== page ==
Getting to Know You
To most effectively communicate with my parents, I start each August with an introductory letter making known my life story, my summer professional development and my latest vacation experience. In this letter, I set specific parameters regarding communication. I instruct parents that I expect to be able to rest and recharge, each night. Thus, I politely and gently remind the parents that a tired teacher is an ineffective teacher. For the most part, the parents are extremely respectful of my time and I rarely need to communicate with parents past 7:00 PM at any point in the school year. I inform parents that I check my emails three times each day and I make it a point to reply to all of my emails within three hours of receiving them in my inbox. I am dutiful in replying to my emails promptly. I have had many positive reactions regarding these habits. I make it a point, each year, to convey my professional mission statement in my yearly introductory letter, as well as my Parent Night handouts.
This year, I have significantly lessened the amount of emails that I send to my parents. This is a result of listening to the advice from last year’s set of parents. I had more than a few parents inform me that they are overwhelmed with the sheer volume of emails from HKIS. With this information, I have decided to email much less often. I only email my parents information that they cannot get from anyone else and information that I feel is essential to convey.
My thinking upon each communication with anyone is to first ask myself, “Is it kind, true, and necessary?” If my message does not meet these three criteria, I tend to keep my mouth shut or refrain from pressing send. I also remind myself that the person who is in front of me at any specific time is the most important person in my life, at that moment. I truly try to give each person my undivided attention. These habits were taught to me when I was a high school teacher intern. They have served me well throughout my career.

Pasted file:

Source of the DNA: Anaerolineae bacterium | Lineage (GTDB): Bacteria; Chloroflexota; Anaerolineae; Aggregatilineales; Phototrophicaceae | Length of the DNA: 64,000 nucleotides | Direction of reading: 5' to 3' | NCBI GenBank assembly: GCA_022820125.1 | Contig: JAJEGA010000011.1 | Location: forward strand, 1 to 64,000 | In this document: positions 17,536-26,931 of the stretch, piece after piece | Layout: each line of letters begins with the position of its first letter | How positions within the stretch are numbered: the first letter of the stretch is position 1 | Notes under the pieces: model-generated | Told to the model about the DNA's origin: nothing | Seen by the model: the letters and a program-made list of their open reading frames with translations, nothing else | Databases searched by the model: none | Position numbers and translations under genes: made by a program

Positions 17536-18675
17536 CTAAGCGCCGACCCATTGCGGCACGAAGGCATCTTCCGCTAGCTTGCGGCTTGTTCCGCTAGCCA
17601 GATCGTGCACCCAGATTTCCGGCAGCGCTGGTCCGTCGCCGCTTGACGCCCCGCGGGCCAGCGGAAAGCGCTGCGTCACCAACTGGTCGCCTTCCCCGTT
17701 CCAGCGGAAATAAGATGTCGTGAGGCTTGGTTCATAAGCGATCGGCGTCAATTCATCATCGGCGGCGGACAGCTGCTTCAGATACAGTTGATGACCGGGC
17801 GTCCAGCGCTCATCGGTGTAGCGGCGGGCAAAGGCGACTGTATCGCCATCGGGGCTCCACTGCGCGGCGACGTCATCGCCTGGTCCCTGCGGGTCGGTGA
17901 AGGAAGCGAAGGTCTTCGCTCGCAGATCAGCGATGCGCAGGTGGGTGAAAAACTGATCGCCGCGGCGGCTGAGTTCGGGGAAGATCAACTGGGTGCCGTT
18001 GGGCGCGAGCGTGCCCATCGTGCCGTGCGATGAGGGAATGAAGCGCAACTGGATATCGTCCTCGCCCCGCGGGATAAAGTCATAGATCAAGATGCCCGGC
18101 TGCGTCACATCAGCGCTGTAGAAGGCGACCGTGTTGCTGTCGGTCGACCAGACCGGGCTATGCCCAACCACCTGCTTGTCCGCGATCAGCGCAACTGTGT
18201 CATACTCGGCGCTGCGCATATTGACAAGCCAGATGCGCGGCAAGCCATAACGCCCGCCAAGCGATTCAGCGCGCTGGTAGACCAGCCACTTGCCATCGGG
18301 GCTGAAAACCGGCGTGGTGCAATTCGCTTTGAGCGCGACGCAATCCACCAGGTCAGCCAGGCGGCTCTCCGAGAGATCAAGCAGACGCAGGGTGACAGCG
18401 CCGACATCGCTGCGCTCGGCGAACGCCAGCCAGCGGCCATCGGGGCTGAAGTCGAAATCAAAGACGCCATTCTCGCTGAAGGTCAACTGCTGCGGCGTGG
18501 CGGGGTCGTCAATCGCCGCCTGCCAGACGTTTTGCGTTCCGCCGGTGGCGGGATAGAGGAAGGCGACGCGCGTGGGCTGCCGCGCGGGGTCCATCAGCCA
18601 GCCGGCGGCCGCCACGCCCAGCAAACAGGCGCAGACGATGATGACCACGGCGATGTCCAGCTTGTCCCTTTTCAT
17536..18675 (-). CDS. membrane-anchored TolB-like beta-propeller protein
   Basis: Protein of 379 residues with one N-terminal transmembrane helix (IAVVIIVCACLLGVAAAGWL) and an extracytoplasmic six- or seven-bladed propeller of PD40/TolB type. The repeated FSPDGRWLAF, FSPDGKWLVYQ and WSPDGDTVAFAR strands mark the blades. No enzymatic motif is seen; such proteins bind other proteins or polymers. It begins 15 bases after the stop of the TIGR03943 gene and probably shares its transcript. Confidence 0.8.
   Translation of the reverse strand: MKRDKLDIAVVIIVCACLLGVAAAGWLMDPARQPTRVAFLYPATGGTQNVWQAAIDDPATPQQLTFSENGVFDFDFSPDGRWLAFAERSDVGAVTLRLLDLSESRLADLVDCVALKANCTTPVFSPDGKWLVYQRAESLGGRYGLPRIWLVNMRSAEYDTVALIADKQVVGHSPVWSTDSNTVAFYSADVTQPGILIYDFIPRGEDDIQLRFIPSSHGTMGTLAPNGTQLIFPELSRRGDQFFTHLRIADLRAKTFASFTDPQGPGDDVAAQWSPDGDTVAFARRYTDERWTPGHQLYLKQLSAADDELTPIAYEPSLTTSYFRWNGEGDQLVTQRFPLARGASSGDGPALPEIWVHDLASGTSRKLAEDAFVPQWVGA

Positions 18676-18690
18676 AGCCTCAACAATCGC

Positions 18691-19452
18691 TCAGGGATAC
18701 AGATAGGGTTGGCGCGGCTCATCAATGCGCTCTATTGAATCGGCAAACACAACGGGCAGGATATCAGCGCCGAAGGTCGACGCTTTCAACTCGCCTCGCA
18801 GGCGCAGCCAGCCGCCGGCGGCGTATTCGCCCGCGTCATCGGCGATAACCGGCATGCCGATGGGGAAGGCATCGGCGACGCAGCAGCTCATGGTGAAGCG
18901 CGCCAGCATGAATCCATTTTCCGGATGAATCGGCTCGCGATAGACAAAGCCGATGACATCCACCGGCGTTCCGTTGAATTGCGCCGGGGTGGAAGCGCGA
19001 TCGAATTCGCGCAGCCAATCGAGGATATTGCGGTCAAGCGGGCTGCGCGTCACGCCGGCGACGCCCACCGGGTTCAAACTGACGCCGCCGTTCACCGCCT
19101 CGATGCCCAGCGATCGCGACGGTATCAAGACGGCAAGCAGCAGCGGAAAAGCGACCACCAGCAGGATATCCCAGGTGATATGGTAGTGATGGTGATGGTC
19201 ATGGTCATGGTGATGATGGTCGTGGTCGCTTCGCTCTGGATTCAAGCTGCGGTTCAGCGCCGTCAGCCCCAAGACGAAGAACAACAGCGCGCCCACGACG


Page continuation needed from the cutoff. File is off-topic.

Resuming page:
Each year, I ask my parents to give me a detailed and descriptive essay about their child. In this letter, I highlight the significance of balanced literacy and the value of promoting reading discussions in school and at home. This letter is traditionally a big hit with my parents. I find it to be an excellent approach to building trust.
I have visited students, upon parents’ request, at home when students are sick. I painstakingly host Writing Celebrations after each unit of study. I habitually do not send any report card comment nor email communication that could be construed as anything but constructive. I take it upon myself to inspire my students’ parents. I oftentimes include http://www.ted.com/talks with my email correspondence.
Vision Trumps Everything
My Keynote presentations never include slides that have more than forty characters. I have learned that the human brain generally ignores visuals with an excess of forty characters. I instead spend time searching for striking and engaging images, cartoons and photos to accompany my slides. Again, this is a result of my research on how the brain best acquires information. My presentations regularly include video or text that display exemplary learning habits. I obsessively use my iPhone camera and video camera to record exemplary evidence of thinking.
Tell a Story
I have studied the art of storytelling. I am emphatic in reading with expression and panache. I share my mobile number with my students and allow them to call me any time that they are having difficulty with homework. I respond to texts. I have used SKYPE to communicate with parents and students that are abroad. I ask for advice. I regularly share “best shots” from highlighted lessons. I share video evidence of student growth. I smile excessively and I take it upon myself to be present, humble, curious, honest, self-deprecating and empathetic.
I remain proud of my ability to mediate between parent, student and teacher without damaging my own reputation and foundation of trust.